A blog for Senior Project 1 about sonnets and trenches
Pro Patria Mori
Saturday, May 07, 2016
Self-portrait by Rosenberg.
Previously, we've covered a variety of poets. Their poems describe large
concepts to solitary scenes, and from glory to horrors felt in war. Though some
themes will carry to our next poet, an aspect of their writing will be
something new we've haven't covered yet, and important to the way we see the
Issac Rosenberg was born November 24, 1890 in Bristol, Gloucestershire to a
family of Jewish immigrants.
When Rosenberg was seven, his family moved to Stepney, a Jewish ghetto in the
East End of London.
On a good conduct award, Rosenberg was allowed to take classes at the Arts and
Crafts School while attending Baker Street Board School in Stepney. By
fourteen, Rosenberg left Baker Street Board School and started an
apprenticeship with an engraver in Central London. While an apprentice,
Rosenberg attended evening classes at Birkbeck College. By 1911, Rosenberg had
saved enough to withdraw from his apprenticeship and attend the Slade School of
Fine Art at University College, London. In 1914, Rosenberg was concerned that
his chronic bronchitis would be aggravated by the wet British weather and moved
to Cape Town, South Africa. After recovering, Rosenberg returned home seeking
work as an artist. Unable to find stable work, Rosenberg enlisted in the
British Army in 1915. Rosenberg ceded half his military pay to be payed out to
Rosenberg in uniform.
Rosenberg was critical of the war before he arrived to the Western Front. In a
letter, Rosenberg says "I never joined the army for patriotic reasons. Nothing
can justify war. I suppose we must all fight to get the trouble over." Themes
of God, Old Testament, and Jewish heritage is found in Rosenberg's writing in
France. Alongside these grand themes, there are also small moments found in a
poppy flower or a louse. Our previous poets described either abstract scenes
like Ropurt Brooke or Charles Sorley, or very minimal settings like Edward
Thomas alone with the rain. In Rosenberg's Break of Day in the Trenches
the scene starts with a myopic focus on a poppy flower, but pans out to a view
of war on the french countryside. Rosenberg's moment with the poppy is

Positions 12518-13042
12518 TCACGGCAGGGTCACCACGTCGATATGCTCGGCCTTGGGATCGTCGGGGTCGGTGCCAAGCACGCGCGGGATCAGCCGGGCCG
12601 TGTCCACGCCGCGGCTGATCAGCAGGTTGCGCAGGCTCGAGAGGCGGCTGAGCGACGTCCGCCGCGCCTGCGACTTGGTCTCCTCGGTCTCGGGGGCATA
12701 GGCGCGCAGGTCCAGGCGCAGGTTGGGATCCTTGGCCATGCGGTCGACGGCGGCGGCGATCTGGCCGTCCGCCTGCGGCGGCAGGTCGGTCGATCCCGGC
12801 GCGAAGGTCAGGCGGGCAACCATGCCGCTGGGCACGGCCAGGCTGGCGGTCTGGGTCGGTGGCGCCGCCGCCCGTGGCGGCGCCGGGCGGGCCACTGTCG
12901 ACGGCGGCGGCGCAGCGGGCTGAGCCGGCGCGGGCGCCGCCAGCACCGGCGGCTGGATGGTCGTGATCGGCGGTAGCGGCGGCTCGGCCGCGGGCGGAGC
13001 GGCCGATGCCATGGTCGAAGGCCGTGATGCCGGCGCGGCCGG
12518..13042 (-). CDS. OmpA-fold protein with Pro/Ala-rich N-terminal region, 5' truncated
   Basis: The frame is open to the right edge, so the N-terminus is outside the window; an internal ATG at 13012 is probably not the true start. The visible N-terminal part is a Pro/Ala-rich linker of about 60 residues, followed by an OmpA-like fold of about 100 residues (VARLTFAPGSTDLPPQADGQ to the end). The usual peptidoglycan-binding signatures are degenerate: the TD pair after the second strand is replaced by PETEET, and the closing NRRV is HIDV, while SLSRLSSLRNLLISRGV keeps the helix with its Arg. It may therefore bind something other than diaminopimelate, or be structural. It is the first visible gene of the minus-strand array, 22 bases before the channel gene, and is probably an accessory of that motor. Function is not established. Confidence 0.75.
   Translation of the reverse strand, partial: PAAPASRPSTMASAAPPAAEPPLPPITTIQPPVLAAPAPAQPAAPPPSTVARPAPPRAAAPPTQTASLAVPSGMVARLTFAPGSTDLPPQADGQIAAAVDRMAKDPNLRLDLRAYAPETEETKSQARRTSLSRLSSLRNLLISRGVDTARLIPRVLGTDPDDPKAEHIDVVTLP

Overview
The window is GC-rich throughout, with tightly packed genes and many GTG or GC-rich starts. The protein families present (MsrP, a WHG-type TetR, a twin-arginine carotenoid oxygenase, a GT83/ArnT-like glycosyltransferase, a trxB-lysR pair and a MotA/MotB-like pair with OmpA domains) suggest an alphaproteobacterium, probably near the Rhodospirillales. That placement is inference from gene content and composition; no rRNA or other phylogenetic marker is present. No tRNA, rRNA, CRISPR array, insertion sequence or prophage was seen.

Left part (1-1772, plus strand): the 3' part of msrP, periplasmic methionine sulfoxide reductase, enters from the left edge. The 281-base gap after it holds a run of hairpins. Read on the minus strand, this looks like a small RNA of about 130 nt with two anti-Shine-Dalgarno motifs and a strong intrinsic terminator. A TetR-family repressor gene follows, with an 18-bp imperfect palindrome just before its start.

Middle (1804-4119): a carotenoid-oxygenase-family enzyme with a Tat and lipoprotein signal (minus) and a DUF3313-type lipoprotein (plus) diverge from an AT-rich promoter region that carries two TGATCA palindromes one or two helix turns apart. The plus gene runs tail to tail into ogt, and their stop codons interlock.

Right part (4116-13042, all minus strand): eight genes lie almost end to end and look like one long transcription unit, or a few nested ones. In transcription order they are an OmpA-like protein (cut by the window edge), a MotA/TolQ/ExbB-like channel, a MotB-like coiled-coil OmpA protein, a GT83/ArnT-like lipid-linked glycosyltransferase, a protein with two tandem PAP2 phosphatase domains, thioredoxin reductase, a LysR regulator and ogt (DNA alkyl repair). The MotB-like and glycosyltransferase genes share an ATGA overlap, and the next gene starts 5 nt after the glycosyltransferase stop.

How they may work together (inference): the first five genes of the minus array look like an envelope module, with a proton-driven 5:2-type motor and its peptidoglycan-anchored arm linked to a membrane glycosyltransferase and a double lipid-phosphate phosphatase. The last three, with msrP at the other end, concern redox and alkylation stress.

interrupted by a rat, and satires it's 'traitorous' behavior. Yet, the moment
moves to a realization of the proximity of the German soldiers and notes that
the rat would likely live longer than the healthy British soldiers. Rosenberg
describes the war torn French countryside and death ridden skies, back down to
poppies growing on top the graves of soldiers.
Rosenberg's attitude is similar to Sorley and Thomas, but his words create a
strong visual along with the emotion of living in the trenches. It's important
that ordinary British citizens we're reading these poems as the war was
happening across the channel. The emotions and visuals helped tell the tale of
the Western Front back home, informing how people should feel about the war.
Media is important to how people will perceive war, and first hand accounts of
the horrific new breed of war were published in mass. Poet's stories have been
preserved to continue to inform us about that frame of time and the people
pictured in it. These poems were important to journalism of their time, and
our understanding of history now.
The darkness crumbles away.
It is the same old druid Time as ever,
Only a live thing leaps my hand,
A queer sardonic rat,
As I pull the parapet’s poppy
To stick behind my ear.
Droll rat, they would shoot you if they knew
Your cosmopolitan sympathies.
Now you have touched this English hand
You will do the same to a German
Soon, no doubt, if it be your pleasure
To cross the sleeping green between.
It seems you inwardly grin as you pass
Strong eyes, fine limbs, haughty athletes,
Less chanced than you for life,
Bonds to the whims of murder,
Sprawled in the bowels of the earth,
The torn fields of France.
What do you see in our eyes
At the shrieking iron and flame
Hurled through still heavens?
What quaver—what heart aghast?
Poppies whose roots are in man’s veins
Drop, and are ever dropping;
But mine in my ear is safe—
Just a little white with the dust.
On March 28, 1918, Rosenberg sent his last letter containing Through these
Pale Cold Days
before arriving on the front lines. On April 1, 1918,
Rosenberg was killed in action in Fampoux, France. Rosenberg's self-portraits
are now kept in the National Portrait Gallery and Tate Britain in London.
Through these pale cold days
What dark faces burn
Out of three thousand years,
And their wild eyes yearn,
While underneath their brows
Like waifs their spirits grope
For the pools of Hebron again—
For Lebanon's summer slope.
They leave these blond still days
In dust behind their tread
They see with living eyes
How long they have been dead.